Building a Brighter Future for Refugee Families in Jordan

Leila*, 7, at a Save the Children Kindergarden at Azraq camp, Jordan.

“I choose safety over comfort.” It cannot be an easy choice to make, but that is what Dina*, a Syrian mother living in a shelter of metal and tarp in Azraq Refugee Camp with her family of 6, shared with me. She had started to explain why she chose to stay in Jordan rather than return to her home country.

A mother’s strength is a powerful force, and Dina’s* was no exception. I met her at her home at Azraq Camp during a visit to see Save the Children’s on-site Early Learning Center in Jordan. She fled Syria with her husband and two eldest children in 2014, leaving behind her parents and the life she once knew to seek refuge from the ongoing, multifaceted civil war that first erupted in her home city of Dara’a more than 8 years ago.

It was a privilege to spend time with this family, and I’m glad that Dina* and her children all benefit from Save the Children’s Early Learning Centers at Azraq Camp. Her youngest son is currently enrolled in the high-quality program, where he is taught by a Save the Children staff member and a trained Syrian volunteer – and Dina* is one of those volunteers! Not only do these programs teach the 3-4-year-olds born in the camp letters, numbers, art, hygiene and kinesthetics – they also provide employment opportunities and skills training to adult refugees. Dina* said she never imagined that she would work outside of the home, but she  feels fulfilled by helping to foster young children’s learning in the classrooms.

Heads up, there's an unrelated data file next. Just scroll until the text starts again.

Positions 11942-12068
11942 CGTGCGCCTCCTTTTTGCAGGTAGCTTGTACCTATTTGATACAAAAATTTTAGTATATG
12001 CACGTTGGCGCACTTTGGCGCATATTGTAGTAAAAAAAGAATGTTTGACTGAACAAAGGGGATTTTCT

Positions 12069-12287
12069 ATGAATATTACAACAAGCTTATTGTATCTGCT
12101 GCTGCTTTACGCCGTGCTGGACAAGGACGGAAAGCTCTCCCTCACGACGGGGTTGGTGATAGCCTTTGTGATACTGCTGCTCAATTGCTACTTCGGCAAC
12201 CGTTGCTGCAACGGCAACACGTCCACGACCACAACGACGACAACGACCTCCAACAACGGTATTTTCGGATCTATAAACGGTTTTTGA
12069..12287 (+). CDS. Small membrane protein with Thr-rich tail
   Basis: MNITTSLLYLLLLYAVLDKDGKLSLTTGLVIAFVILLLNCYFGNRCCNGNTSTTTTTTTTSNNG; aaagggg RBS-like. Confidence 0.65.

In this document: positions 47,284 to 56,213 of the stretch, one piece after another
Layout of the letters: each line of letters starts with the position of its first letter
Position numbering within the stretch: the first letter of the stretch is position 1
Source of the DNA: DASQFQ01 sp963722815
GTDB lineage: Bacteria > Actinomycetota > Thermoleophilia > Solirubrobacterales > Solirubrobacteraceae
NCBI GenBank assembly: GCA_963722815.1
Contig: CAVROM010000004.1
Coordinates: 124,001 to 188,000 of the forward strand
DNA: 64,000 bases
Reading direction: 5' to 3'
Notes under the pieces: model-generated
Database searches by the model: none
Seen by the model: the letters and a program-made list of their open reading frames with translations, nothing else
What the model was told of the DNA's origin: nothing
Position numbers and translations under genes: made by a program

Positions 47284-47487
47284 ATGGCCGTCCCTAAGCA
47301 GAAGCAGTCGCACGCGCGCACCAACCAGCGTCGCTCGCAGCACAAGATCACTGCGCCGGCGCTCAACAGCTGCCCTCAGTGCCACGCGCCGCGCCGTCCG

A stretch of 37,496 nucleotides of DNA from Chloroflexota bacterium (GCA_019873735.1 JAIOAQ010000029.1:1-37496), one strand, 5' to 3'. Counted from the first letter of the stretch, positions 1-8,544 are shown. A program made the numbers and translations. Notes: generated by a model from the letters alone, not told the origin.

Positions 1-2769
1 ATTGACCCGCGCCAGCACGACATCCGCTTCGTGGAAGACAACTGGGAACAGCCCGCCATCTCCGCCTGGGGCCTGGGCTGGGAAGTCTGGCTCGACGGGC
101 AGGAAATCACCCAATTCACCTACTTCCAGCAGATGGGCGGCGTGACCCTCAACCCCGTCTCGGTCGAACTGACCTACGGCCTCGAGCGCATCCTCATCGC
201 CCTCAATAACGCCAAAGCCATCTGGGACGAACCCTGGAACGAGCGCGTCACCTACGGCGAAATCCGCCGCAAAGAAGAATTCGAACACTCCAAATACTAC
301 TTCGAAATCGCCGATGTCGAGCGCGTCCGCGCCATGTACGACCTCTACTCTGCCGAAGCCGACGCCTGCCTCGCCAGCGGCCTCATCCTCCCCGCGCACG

Save the Children’s early learning programs don’t stop there, either. The staff also makes an effort to educate parents on how to be the best they can be. Each week, sessions are held where mothers and fathers learn how to support their kids’ development and keep them safe at home.

As I witnessed, the holistic approach of these programs has given families like Dina’s* the resources they need to survive and thrive in the most unfair and difficult situation imaginable.

Before leaving Azraq Camp, I asked Dina* what message she would like me to take home to the United States. She responded saying she wanted me to spread the message that refugee children are worth our investment. If we don’t invest in programs that help them succeed, an entire generation of Syrian children and all their infinite potential will be lost. These children are the future, and we cannot afford to let that happen.

Take action today to help children affected by conflict receive an education.

*Name changed to protect her identity